Something about Richard Buckner's music makes people want to drink and break things. After one Buckner show, friends of mine split a whiskey bottle with him and took him to the nearby public radio station to surprise the overnight DJ, a huge fan. Buckner gave a long 3 a.m. interview while passing the bottle around. That night, one friend, who'd just broken up with a boyfriend, went home and smashed every glass in her kitchen.
Why? It's not just that Buckner's lyrics alternate heartbreak with defiant resilience — "Never tell them where it hurts" and "On nights like this, my hope returns," he sings in "Song of 27," from his second album, Devotion + Doubt (1997). It's not just the way he glances at a fragile moment, saying just enough, as in his first album's "Daisychain," when he realizes his jealous paranoia isn't paranoia: "I called you once in a fit / And your roommate slipped / She said you weren't coming back / From your day trip."
Buckner's oblique lyrics; his low, throaty voice; his restrained, tumbleweedy alt-country guitar sound; and his songs' structure create a pent-up feeling of dignity fighting inner turmoil. His best songs seem unfinished, as if he's close to a breakthrough — if only the song went on for one more verse. I'm always peering through his lyrics' dark glass, hoping for a clear view if I listen again.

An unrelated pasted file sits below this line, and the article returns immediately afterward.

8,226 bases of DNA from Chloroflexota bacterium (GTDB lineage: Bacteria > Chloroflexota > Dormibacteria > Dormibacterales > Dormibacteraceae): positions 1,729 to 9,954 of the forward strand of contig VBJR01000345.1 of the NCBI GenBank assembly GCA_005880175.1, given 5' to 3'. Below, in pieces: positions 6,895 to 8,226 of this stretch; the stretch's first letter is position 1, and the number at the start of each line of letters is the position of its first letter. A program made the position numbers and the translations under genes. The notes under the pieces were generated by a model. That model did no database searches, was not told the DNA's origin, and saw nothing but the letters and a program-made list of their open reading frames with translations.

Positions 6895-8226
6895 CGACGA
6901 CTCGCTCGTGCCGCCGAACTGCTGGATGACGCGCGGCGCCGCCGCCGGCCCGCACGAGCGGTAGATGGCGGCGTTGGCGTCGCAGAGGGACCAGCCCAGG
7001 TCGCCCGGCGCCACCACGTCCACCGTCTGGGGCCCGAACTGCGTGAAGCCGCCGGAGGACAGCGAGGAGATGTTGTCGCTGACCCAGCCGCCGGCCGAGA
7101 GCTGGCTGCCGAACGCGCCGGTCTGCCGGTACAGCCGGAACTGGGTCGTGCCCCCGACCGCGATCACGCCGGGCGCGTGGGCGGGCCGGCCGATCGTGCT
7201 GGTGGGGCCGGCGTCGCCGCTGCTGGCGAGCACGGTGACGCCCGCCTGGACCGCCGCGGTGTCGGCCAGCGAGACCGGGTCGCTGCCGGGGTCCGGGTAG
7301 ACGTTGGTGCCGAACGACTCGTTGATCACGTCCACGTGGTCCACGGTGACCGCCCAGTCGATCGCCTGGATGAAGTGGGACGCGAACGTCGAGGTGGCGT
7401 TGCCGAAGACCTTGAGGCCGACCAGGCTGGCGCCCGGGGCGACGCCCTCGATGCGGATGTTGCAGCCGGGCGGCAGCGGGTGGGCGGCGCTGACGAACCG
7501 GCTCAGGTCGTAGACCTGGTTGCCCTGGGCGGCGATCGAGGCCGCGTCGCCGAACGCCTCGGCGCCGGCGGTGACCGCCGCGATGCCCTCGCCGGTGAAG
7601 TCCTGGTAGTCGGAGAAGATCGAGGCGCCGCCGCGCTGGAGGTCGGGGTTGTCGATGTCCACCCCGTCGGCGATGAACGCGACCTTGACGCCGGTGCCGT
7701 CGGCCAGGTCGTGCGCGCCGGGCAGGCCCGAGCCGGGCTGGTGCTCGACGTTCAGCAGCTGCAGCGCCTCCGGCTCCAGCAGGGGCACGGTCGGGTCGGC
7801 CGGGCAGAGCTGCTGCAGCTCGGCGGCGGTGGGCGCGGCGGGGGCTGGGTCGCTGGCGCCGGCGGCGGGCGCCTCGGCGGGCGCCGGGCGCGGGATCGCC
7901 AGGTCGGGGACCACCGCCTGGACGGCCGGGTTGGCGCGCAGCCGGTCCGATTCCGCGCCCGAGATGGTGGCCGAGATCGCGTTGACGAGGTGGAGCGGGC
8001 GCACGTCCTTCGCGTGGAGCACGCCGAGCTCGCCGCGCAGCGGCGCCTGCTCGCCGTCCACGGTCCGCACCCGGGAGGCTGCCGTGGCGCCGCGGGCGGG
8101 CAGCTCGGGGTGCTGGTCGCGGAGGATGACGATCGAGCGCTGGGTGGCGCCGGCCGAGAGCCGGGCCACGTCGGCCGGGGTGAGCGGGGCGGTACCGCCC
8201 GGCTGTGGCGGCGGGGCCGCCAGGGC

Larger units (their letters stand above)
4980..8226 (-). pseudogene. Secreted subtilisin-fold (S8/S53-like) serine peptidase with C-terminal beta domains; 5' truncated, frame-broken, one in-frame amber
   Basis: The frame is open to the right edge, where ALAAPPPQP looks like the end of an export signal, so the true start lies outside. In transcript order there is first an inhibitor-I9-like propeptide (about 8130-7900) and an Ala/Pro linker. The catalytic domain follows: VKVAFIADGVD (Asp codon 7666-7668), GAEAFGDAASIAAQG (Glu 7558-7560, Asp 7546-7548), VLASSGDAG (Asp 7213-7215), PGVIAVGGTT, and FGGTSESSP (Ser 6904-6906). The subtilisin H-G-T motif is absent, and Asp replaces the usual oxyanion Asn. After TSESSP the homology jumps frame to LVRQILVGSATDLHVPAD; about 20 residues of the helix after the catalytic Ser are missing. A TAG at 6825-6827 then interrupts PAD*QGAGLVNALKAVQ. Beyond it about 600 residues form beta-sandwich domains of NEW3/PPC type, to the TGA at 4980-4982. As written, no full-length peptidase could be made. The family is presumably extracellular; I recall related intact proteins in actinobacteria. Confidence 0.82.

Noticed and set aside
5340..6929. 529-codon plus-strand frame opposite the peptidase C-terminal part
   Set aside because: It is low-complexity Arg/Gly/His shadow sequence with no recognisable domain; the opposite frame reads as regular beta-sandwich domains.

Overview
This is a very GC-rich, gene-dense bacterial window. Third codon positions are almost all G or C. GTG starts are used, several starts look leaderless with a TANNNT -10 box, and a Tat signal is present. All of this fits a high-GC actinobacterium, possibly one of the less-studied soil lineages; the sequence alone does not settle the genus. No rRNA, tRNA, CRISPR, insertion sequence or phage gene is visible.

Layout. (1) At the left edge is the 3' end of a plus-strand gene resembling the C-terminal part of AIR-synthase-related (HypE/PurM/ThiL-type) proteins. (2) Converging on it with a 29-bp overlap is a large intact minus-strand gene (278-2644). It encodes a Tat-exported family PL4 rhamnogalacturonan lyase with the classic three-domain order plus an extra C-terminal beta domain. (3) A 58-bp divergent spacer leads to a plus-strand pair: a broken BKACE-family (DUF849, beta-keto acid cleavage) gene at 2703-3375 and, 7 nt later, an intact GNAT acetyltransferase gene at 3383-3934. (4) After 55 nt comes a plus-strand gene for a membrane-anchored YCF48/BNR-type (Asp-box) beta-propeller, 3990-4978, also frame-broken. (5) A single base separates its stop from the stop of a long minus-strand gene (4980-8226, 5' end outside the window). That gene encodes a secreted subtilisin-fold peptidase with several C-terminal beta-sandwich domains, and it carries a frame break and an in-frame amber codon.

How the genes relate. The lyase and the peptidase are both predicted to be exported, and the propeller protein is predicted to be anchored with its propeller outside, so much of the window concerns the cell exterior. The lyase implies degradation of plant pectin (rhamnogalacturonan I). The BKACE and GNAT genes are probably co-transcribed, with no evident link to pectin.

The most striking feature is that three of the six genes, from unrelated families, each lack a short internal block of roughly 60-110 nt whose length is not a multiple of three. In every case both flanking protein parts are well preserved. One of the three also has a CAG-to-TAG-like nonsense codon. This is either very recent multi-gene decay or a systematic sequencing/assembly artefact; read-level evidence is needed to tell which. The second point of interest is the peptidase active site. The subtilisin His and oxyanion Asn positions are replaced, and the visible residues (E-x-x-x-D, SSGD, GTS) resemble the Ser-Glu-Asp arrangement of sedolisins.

His debut album, Bloomed (1994), was his most direct and lovelorn. On Devotion + Doubt he slowed down, strummed softly, and whispered his lines as if he could hardly bear to sing them — to breathtaking dramatic effect. With Since (1998), the drama came from rousing, optimistic, full-band bursts that broke up the quiet moments. Then he turned less accessible. His attempt to rewrite Edgar Lee Masters's Spoon River Anthology poems into one epic thirty-four-minute song (The Hill, 2000) was nobly literate but difficult, and on the aptly named Impasse (2002), his music shaded over from mysterious to obscure.
Thankfully, I saw Buckner on his current tour, and he was great. His bass-string-heavy fingerpicking patterns seemed even denser than usual, and I realized he was using a loop pedal to sample himself, then accompany himself, and then let the mesmerizing drone cycle and cycle. It drew me into his set, based heavily on his first and third albums. The occasional Impasse song and Hill snippet sounded stronger among the Since songs' determined energy. When he got to the chorus of "Blue and Wonder," the first track from his first album, it seemed as if he were rediscovering that it's okay to be clear and revealing, to break through:
| Put your arms around me
And pull your mouth up to mine
And what's that word?
I forget sometimes
It's the one that means
The love has left your eyes
Richard Buckner plays the Ark on Wednesday, June 2.